Rededicated McAnulty aims for rebound

Rededicated McAnulty aims for rebound

PEORIA, Ariz. -- He's still the same guy, but Paul McAnulty arrived in Peoria this week with what appears to be a new body and an entirely new perspective for the 2008 season.

"I feel like I'm in the best shape I've been in," he said. "I feel like no one can touch me."

McAnulty, an outfielder on the Padres' 40-man roster who made the team out of Spring Training a year ago, is in Peoria ready to put an unfortunate 2007 season behind him, as he attempts to again win a job.

It won't be easy, as the Padres certainly have plenty of candidates for not only the job in left field, but for what figures to be one or possibly two spots off the bench.

But McAnulty, a career .301 hitter in the Minor Leagues, isn't necessarily interested in merely winning a backup job, though.

"I'm not trying to make the team as a pinch-hitter," said McAnulty, who arrived a week before the rest of the Padres' position players. "My goal is to become a starter."

To that end, McAnulty put behind him a tough 2007 season in which he injured his right knee toward the end of Spring Training. He had only eight at-bats over the first two-plus weeks in April with San Diego before being optioned to Triple-A Portland, where he hit .262.

"The year didn't go like he wanted it," Padres manager Bud Black said. "He proved that he could play, but he got caught in a spot where we decided to go with Sledgie [Terrmel Sledge], and when you make that decision, you give the at-bats to the guy that you have decided on.

"He never really got on track."

To ensure that wouldn't happen again, McAnulty dedicated himself to getting in the best shape of his career in the offseason. He worked out three times a day -- that's right, three times a day -- six days a week, an arduous mix of weight training, conditioning, riding the stationary bike and, of course, hitting, at his home in Oxnard, Calif.

"I worked my [tail] off and it's going to show," said McAnulty, who estimates that he lost 20 or so pounds. "My main goal was to get back to 100 percent. I feel I can help this club tremendously."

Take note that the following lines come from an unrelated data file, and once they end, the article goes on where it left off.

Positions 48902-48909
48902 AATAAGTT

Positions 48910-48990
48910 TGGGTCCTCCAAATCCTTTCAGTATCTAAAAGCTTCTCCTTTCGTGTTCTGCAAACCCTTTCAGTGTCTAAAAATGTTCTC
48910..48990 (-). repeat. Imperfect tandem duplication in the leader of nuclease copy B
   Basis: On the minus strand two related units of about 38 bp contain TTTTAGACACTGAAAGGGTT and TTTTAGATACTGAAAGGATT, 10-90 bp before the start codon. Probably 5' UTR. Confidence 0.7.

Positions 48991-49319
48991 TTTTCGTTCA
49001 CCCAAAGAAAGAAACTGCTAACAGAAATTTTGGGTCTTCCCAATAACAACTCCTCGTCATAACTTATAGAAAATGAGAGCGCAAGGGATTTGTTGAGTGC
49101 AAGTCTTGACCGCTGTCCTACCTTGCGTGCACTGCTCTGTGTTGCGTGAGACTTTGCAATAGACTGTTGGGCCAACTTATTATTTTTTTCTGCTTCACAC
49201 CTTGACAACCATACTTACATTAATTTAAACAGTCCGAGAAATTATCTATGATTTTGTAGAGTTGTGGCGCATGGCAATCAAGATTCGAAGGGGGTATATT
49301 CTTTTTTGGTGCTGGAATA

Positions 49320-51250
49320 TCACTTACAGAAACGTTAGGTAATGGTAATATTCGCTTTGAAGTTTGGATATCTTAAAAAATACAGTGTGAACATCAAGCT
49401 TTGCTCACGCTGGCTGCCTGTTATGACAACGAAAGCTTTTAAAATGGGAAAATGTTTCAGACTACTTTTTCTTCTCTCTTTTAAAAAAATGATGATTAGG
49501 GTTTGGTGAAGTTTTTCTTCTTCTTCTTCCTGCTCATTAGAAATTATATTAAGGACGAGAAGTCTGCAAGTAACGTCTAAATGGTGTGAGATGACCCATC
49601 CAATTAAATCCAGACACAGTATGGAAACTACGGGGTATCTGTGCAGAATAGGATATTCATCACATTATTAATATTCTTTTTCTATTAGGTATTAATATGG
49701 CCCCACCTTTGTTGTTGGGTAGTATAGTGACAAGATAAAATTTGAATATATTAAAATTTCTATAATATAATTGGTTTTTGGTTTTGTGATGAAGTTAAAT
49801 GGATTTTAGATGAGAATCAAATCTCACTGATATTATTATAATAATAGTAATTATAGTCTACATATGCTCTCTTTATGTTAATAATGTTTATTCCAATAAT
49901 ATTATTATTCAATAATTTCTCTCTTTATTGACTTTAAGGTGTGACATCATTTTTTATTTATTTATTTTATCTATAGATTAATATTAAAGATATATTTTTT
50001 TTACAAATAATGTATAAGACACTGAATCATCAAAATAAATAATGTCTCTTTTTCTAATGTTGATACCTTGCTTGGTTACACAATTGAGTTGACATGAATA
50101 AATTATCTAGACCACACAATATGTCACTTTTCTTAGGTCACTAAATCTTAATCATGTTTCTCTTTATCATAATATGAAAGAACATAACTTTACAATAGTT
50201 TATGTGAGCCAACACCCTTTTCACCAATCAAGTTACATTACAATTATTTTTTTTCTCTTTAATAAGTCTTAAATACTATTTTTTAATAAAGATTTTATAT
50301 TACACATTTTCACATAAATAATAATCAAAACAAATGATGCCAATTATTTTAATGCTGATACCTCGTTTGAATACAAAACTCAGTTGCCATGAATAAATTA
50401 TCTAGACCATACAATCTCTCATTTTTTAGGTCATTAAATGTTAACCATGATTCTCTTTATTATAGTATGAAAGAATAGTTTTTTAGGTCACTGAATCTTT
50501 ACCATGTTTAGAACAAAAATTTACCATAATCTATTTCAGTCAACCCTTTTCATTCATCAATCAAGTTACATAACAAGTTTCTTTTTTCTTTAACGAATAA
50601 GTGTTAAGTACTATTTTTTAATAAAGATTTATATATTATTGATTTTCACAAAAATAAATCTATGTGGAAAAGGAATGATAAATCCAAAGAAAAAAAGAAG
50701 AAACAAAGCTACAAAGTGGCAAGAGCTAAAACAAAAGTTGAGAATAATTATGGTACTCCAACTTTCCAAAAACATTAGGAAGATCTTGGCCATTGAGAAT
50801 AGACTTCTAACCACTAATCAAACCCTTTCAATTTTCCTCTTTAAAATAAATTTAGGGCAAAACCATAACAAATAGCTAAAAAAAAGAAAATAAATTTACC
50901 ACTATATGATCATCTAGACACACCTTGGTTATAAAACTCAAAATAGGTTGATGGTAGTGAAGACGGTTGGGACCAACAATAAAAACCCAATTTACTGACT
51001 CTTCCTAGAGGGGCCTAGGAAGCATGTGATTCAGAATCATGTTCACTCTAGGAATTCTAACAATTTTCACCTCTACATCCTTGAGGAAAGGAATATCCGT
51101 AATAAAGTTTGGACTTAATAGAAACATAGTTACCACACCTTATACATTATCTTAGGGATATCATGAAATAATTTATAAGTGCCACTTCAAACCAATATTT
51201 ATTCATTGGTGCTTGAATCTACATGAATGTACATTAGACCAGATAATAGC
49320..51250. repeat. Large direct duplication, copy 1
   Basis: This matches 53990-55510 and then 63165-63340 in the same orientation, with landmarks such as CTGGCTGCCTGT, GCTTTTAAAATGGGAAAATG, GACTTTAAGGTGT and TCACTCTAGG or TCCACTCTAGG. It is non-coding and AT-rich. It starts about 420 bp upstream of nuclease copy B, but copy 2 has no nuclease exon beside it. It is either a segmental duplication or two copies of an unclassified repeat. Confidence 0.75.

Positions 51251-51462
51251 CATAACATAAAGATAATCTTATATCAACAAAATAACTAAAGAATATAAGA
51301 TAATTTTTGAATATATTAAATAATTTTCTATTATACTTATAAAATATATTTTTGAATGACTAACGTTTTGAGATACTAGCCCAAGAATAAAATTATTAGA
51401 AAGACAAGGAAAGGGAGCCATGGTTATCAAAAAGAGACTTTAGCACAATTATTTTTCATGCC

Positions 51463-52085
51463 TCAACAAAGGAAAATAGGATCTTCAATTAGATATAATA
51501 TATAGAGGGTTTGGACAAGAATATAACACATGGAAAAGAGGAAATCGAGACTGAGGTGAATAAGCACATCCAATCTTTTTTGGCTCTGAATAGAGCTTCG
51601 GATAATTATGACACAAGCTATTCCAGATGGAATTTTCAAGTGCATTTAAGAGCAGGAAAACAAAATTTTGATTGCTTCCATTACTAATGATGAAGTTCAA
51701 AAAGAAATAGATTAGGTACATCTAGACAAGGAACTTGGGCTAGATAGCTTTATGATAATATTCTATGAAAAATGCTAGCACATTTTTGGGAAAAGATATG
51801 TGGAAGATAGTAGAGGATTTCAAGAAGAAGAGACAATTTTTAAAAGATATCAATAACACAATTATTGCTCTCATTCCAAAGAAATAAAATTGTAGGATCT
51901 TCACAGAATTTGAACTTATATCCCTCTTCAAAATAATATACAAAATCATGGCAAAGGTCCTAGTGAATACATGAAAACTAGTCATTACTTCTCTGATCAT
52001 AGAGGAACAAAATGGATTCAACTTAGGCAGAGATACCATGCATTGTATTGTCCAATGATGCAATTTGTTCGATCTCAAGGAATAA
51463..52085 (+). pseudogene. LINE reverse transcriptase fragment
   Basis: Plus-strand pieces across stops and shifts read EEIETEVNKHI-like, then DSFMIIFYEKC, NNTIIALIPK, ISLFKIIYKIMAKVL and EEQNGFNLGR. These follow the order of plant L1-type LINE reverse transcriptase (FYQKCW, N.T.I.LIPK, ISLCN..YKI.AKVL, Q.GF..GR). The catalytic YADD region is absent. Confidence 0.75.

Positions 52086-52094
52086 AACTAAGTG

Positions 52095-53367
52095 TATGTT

McAnulty joked this week that his workout at the Peoria Sports Complex was actually a lot tamer than the one that he put himself through, leaving him with more free time than he knew what to do with.

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McAnulty, 26, has carefully watched what he has eaten since October and has somehow had the stomach to throw down a blue-green algae energy drink that provides nutrients that he might otherwise be missing.

Can he realistically win a job with the Padres? McAnulty is out of Minor League options, which means he might have greener pastures with another organization if the Padres opt to go with prospect Chase Headley or non-roster invitees Jody Gerut or Jeff DaVanon as their backup outfielders to Scott Hairston, Jim Edmonds and Brian Giles.

Of course, if McAnulty forces the team's hand with a strong performance this spring like he did a year ago, anything could happen.

After all, the guy can hit. He has at every level.

"The thing with Mac, if there's one guy who, as they say, can fall out of bed and get a hit, he's that kind of guy," Black said. "Other guys need games played or a lot of repetitions, but he's one of those guys that can hit."

Corey Brock is a reporter for MLB.com. This story was not subject to the approval of Major League Baseball or its clubs.